© 2018 Universidad Complutense de Madrid. Within the Council of Europe, conscientious objection has been essentially addressed as a problem that results from the collision between the beliefs of minority religious groups and the duty of military service, although this issue has been secularised and diversified in both its objective and subjective aspects over time. Despite the differences between the approaches of European Court of Human Rights and the political bodies of the organization to the issue of conscientious objection, a clear, but slow, evolution can be observed from the 60's until today, especially regarding the perception of its legal nature and its relation with the freedom of thought, conscience and religion of the art. 9 of the Convention of Rome, showing today some key points that shape a consistent legal doctrine. This allows objectors to claim direct protection under the Treaty and imposes, ultimately, specific duties on states regarding the recognition of conscientious objection or the content of its regulatory framework.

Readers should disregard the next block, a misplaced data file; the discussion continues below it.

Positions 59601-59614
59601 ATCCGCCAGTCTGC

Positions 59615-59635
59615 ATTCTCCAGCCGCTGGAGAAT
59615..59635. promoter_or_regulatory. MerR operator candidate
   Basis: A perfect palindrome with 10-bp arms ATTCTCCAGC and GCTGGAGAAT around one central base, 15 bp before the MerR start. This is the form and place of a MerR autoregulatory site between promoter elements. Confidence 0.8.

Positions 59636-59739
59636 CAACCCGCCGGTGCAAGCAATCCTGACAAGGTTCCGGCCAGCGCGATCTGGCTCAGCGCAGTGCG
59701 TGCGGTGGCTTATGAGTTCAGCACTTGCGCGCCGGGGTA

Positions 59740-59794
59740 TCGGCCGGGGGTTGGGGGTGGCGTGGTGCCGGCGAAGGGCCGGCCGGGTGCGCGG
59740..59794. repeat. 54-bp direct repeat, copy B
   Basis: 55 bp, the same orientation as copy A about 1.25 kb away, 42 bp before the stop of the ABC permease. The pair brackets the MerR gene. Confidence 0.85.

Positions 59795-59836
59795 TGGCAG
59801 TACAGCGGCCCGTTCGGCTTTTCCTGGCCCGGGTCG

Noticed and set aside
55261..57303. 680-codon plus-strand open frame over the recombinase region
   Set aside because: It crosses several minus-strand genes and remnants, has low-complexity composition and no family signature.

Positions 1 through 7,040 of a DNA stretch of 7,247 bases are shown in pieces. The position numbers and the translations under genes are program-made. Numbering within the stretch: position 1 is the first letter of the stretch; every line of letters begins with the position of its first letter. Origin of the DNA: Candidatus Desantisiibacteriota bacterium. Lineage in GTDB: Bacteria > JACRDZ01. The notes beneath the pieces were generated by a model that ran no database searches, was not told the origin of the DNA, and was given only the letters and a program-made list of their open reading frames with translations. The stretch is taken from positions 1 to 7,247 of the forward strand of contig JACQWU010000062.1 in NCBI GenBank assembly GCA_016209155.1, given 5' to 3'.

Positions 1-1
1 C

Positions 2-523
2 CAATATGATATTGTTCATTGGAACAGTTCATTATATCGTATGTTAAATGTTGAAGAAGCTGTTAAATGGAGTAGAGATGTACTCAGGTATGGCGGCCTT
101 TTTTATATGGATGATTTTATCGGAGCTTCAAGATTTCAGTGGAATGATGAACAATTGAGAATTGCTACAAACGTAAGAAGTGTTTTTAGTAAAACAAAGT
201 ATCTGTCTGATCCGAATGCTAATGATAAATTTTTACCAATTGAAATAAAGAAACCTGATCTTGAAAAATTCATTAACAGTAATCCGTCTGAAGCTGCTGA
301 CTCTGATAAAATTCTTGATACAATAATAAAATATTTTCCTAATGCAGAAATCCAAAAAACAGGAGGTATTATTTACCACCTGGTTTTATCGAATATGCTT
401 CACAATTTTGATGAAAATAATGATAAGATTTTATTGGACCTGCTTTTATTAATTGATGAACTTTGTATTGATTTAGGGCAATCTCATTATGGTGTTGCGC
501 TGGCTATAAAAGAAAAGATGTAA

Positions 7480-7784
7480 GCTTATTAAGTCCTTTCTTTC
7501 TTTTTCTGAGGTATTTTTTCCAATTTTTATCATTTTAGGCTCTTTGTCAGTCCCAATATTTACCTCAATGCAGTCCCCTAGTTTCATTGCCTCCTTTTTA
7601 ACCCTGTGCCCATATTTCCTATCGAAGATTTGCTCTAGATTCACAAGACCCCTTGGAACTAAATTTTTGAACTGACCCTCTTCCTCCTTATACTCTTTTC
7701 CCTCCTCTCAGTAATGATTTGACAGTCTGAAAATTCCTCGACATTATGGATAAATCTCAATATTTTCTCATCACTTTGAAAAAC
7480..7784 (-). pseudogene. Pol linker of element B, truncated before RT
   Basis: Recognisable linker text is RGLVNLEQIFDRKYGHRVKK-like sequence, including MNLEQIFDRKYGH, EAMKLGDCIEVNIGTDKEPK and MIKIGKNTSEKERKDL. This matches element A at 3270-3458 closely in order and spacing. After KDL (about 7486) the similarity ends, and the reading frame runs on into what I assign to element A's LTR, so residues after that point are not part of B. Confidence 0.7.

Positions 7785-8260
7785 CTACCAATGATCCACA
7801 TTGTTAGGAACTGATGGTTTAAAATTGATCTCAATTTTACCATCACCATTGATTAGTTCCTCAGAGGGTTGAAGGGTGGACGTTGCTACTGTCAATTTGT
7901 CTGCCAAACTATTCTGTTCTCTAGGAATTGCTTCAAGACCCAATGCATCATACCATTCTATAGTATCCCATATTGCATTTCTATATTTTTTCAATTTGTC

|Publication status||Published - 1 Jan 2017|
- Conscientious objection
- Council of Europe
- European Court of Human Rights
- Freedom of thought, conscience and religion
- Minority religious groups